The Needs of Older Pets

Senior woman with her dog inside of her house.

Senior Pet Care

Thanks to advances in veterinary care our pets are living longer lives. With old age comes the need for owners to learn about the special needs of aging cats and dogs. Our pets age at different intervals than humans. A small to medium seven-year-old dog or cat is 44 – 47 years old in human years. A seven-year-old large dog is 50 – 56 years old by human standards.

Senior pets are susceptible to many of the diseases we see in elderly humans like cancer, heart disease, diabetes, arthritis, and liver, kidney and bone disease. In order to combat these health concerns the frequency of your veterinary visits should increase with age. Your vet can advise on specifics given the dog or cat’s medical history.

As your dog or cat ages you want to ensure their quality of life doesn’t change. In order to maintain their health and comfort, focus on the following:

  • A Nutritious Diet

From puppy and kittens to adult furry friends, the kind of food you feed your pets is crucial to their well-being, especially as they age. The food we eat gives us energy and keeps us balanced with the right amount of vitamins. The food you feed your pet does the same. Learn to read the labels to ensure you are helping your dog or cat grow stronger.

  • Staying Active

A busy pet is a happy pet. The same goes for the mind. Our furry friends need to keep their minds as active as their bodies. Ensure they are getting enough exercise on a daily basis. For your senior dog that could mean a 15 – 20 minute walk each day, or a bi-weekly trip to the dog park. For your senior cat a new toy will stimulate their mind and keep them from getting bored.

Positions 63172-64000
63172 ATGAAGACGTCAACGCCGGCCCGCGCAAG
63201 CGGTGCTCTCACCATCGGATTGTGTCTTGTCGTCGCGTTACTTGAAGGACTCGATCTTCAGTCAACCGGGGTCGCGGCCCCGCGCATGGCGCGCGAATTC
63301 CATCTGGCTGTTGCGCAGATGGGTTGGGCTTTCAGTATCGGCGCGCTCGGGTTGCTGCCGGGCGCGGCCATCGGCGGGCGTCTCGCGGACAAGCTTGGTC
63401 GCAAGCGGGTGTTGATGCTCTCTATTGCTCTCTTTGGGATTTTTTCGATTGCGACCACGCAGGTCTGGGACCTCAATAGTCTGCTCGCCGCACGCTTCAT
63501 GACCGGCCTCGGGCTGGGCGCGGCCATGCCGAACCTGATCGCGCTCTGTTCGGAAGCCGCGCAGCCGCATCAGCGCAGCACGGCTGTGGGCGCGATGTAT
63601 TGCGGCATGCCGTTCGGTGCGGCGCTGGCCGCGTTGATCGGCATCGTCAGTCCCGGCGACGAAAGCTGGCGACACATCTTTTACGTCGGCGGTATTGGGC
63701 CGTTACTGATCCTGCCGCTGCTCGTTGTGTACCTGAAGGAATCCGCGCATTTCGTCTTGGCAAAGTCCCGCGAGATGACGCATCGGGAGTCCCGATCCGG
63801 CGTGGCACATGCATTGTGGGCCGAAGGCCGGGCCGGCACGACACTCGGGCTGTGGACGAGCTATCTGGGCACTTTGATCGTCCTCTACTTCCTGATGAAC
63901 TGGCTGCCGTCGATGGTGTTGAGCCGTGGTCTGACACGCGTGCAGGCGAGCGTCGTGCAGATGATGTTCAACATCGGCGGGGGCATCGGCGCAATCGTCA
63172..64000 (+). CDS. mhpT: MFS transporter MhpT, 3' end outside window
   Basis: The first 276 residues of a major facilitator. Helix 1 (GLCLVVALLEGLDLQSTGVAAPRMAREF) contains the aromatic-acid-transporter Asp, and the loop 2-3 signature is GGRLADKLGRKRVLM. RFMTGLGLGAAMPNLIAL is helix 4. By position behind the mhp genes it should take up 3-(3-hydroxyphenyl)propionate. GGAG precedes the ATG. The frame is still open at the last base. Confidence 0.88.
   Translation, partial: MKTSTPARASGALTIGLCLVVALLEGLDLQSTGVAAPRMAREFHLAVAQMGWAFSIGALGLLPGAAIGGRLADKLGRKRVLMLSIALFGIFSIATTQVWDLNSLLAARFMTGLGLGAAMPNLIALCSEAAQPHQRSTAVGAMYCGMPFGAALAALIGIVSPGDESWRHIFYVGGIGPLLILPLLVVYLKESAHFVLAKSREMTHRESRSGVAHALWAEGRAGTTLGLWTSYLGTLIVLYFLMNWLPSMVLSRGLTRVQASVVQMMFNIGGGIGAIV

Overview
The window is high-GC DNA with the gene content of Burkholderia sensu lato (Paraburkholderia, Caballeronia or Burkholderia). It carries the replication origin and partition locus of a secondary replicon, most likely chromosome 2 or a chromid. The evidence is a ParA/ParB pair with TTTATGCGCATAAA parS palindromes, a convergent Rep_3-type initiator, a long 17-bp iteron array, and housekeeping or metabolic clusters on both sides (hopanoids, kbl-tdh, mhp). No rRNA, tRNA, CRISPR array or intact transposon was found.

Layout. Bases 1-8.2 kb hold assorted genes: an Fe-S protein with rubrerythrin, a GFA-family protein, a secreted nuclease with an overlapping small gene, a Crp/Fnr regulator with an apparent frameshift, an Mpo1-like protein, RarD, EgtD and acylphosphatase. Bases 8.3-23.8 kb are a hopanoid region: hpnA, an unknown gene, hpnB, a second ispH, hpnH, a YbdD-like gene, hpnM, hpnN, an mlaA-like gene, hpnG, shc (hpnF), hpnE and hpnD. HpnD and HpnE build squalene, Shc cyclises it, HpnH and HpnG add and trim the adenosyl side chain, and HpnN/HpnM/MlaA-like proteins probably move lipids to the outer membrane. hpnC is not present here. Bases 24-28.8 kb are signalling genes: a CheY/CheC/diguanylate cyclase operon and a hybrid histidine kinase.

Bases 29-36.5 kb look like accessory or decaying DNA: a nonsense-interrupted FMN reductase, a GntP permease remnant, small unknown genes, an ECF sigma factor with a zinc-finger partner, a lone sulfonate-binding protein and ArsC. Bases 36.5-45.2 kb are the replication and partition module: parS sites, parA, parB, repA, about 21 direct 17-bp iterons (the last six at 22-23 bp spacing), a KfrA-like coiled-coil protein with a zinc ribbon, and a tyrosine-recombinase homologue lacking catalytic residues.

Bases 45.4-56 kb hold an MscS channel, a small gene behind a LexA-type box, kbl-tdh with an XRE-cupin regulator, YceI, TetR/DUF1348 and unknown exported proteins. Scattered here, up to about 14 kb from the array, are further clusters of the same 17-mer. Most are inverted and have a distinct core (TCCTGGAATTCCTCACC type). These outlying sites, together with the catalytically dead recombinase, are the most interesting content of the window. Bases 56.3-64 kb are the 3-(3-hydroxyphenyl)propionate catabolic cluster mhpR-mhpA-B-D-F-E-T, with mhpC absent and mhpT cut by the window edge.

• Physical Contact

Petting our pets and spending time with them is how they interpret our love. As your pet ages physical contact becomes increasingly important. If your pet has joint pain, a daily rub down can help. If your dog or cat needs regular grooming you can comb their hair.

  • Oral Hygiene for Dogs

It is easy to laugh at the idea of brushing the teeth of a dog, but canine oral hygiene becomes more important as they age. A clean mouth helps fight off gum infections and general bad breath. If your dog won’t sit still for a good brushing you can ask the veterinarian to do it or give them doggie treats that fight plaque.

Special Accommodations

Aging pets may require more of our attention and if they have special needs you should make every effort to meet them. For example, if your dog or cat is losing his or her eyesight you can move obstacles out of the way. If your pet suffers from arthritis take the time to research ways to keep them engaged and active without the extra stress on their bodies.

Extensions of the Family

Our pets are more than animals; they are extensions of our family. As they near the end of their lives spend every minute you can with them – you’ll be glad you did.

Additional Resources





Print Friendly, PDF & Email